Stakeholders of the medicinal cannabis industry were thrilled to find out that Cannabidiol, or CBD, both synthetic and natural will be downgraded from a schedule 4 (prescription only) to a schedule 3 (pharmacist only) medicine. Greater accessibility, convenience and likely reduced costs are all expected with the change. However, whilst it is still good news, the immediate impact may not be quite as large as anticipated.
Low Maximum Dose of CBD Only
The decision only includes products containing up to a maximum dose of 150mg/day. Many current prescriptions exceed this by up to 4 times the amount (source). This means that only some current/prospective CBD users would benefit from the rescheduling.
Limit to the form and packaging of CBD Medicine
In order to be considered for schedule 3, CBD must conform to certain packaging requirements, include child resistant closures. Moreover, product forms are limited to oral, oral mucosal, and sublingual formulations only (i.e. no vaping, no topicals, no cosmetics). This means that not all CBD products are applicable.
Products must be included on the Australian Register of Therapeutic Good (ARTG)
To be considered a schedule 3 medicine, the product must be approved by the TGA and included on the ARTG. To be on the register, products must be approved for a specific indication. This means that medicinal cannabis companies like Cannatrek must provide efficacy, safety, and quality assessment data for the product, for a particular medical condition, to enable the product approval. This is reasonable, and research is increasing, being carried out by most of us. However, there is not a large amount of product and indication-specific research that is complete: much of it is in progress.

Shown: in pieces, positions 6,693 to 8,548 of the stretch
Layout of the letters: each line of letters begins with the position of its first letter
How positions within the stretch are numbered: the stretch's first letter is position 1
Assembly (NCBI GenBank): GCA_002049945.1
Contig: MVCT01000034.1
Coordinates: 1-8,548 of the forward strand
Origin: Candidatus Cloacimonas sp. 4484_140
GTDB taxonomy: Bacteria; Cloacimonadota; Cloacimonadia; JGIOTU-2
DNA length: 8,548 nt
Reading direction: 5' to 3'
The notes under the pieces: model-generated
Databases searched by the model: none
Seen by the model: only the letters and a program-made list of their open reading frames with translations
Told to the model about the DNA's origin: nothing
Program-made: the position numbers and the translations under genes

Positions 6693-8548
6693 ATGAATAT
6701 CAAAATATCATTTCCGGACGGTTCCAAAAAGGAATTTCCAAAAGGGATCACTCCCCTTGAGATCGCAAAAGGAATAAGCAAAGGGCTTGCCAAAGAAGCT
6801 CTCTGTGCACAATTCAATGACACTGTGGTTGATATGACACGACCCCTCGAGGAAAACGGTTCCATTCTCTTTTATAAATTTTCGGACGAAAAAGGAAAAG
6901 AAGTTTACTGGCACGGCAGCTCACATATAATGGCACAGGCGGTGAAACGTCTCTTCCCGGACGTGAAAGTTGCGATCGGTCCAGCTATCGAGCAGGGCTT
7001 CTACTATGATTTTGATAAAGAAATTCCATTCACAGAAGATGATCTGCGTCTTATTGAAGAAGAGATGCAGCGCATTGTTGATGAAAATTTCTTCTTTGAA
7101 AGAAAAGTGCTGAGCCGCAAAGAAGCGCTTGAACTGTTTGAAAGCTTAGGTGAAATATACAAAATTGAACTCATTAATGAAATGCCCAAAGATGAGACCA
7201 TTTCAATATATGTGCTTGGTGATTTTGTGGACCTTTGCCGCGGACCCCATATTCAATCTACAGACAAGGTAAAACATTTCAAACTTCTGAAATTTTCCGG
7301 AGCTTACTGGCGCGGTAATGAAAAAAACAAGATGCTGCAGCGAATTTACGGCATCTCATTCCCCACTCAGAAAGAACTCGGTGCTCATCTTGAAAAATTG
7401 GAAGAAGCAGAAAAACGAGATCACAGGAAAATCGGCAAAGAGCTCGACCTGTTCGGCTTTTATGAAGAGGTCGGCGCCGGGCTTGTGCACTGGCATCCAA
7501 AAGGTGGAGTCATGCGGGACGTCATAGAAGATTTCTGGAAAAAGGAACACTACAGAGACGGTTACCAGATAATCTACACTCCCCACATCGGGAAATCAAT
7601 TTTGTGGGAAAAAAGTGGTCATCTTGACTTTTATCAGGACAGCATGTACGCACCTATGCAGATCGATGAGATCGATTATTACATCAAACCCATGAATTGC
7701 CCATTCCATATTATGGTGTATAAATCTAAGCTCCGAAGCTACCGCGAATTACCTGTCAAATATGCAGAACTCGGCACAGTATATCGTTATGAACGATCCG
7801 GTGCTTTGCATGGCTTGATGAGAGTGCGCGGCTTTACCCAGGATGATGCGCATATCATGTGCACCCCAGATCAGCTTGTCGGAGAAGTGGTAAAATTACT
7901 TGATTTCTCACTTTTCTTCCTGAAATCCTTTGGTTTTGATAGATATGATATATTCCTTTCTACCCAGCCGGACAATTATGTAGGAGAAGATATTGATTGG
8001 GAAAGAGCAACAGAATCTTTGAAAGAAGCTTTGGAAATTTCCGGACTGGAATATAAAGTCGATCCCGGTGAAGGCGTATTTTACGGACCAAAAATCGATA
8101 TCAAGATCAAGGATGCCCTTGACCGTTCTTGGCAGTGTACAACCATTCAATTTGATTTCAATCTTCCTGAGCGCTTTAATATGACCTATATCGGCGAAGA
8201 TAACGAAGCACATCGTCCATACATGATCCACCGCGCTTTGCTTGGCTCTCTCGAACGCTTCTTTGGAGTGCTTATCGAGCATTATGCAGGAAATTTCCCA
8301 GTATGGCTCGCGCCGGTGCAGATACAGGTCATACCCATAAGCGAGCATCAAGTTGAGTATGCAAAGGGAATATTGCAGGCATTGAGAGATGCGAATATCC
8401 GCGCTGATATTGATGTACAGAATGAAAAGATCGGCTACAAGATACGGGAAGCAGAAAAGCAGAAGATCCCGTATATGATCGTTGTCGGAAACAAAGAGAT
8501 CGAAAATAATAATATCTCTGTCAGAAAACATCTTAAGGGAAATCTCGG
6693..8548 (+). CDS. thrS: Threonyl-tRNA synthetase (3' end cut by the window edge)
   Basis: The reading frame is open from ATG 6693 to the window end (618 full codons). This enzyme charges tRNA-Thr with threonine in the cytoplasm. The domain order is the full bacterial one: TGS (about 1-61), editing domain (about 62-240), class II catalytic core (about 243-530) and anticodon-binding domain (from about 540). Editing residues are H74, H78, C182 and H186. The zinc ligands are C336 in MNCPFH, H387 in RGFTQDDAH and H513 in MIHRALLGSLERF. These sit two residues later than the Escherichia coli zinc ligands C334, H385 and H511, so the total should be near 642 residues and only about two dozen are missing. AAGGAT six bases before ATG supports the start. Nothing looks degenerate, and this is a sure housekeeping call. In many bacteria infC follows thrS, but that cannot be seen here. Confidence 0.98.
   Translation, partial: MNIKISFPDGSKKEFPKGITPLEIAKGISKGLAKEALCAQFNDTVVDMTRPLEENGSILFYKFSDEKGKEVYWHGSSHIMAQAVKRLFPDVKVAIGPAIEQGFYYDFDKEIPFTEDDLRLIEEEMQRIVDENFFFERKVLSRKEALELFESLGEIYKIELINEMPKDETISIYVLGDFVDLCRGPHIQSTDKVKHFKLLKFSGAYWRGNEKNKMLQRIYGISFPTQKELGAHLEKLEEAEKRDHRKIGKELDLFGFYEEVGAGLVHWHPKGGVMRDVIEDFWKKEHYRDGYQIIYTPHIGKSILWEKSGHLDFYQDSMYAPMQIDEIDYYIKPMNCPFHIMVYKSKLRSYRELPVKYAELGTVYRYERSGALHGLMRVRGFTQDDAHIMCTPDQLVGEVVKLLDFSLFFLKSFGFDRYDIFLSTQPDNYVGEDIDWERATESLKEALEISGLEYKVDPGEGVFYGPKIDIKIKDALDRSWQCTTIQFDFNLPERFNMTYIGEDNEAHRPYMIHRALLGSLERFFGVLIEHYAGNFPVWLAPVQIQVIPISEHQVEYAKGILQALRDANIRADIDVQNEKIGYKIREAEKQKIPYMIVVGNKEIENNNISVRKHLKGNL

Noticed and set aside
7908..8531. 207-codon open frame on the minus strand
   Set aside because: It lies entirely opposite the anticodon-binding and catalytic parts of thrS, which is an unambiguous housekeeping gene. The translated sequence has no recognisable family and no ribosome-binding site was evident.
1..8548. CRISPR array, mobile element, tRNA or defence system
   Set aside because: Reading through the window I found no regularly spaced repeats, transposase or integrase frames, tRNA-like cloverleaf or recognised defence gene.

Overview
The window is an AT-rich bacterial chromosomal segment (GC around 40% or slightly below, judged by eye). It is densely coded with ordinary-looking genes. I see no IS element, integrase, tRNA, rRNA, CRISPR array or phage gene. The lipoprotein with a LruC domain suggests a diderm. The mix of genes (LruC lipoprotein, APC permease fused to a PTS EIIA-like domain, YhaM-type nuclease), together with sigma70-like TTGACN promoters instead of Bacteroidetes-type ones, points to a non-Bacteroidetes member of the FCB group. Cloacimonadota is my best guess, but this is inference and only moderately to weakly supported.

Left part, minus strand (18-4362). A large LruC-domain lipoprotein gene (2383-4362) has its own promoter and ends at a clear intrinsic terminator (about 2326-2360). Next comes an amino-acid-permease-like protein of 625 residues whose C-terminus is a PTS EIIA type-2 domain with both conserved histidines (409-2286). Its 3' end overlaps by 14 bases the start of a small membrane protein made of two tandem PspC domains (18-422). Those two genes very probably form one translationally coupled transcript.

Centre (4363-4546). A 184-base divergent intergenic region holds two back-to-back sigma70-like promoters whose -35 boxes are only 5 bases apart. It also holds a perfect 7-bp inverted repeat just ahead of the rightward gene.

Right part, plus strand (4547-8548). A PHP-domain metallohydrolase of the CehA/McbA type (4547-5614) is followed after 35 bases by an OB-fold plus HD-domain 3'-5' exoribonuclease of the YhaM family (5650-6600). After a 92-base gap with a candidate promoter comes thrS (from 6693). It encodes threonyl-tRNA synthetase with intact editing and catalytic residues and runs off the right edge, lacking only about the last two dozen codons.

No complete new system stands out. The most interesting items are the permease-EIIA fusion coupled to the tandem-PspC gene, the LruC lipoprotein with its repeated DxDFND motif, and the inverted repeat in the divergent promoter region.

As a result, there are currently no TGA approved products on the ARTG that meet the schedule 3 criteria. Therefore, nobody can actually benefit from the schedule change at this point.
So What Does This All Mean?
The decision to downgrade CBD to schedule 3 is still a good thing, showing an overall forward movement of the industry in favour of patients. Over time, product and indication specific research will be completed and medicinal cannabis companies will apply for their products to be on the ARTG and for TGA approval.
However, there won’t be many changes to begin with, and CBD users will need to continue getting doctors’ prescriptions for their medicine. For those looking to gain access to medicinal cannabis, head to https://access.cannatrek.com/ to book an appointment with an experienced doctor.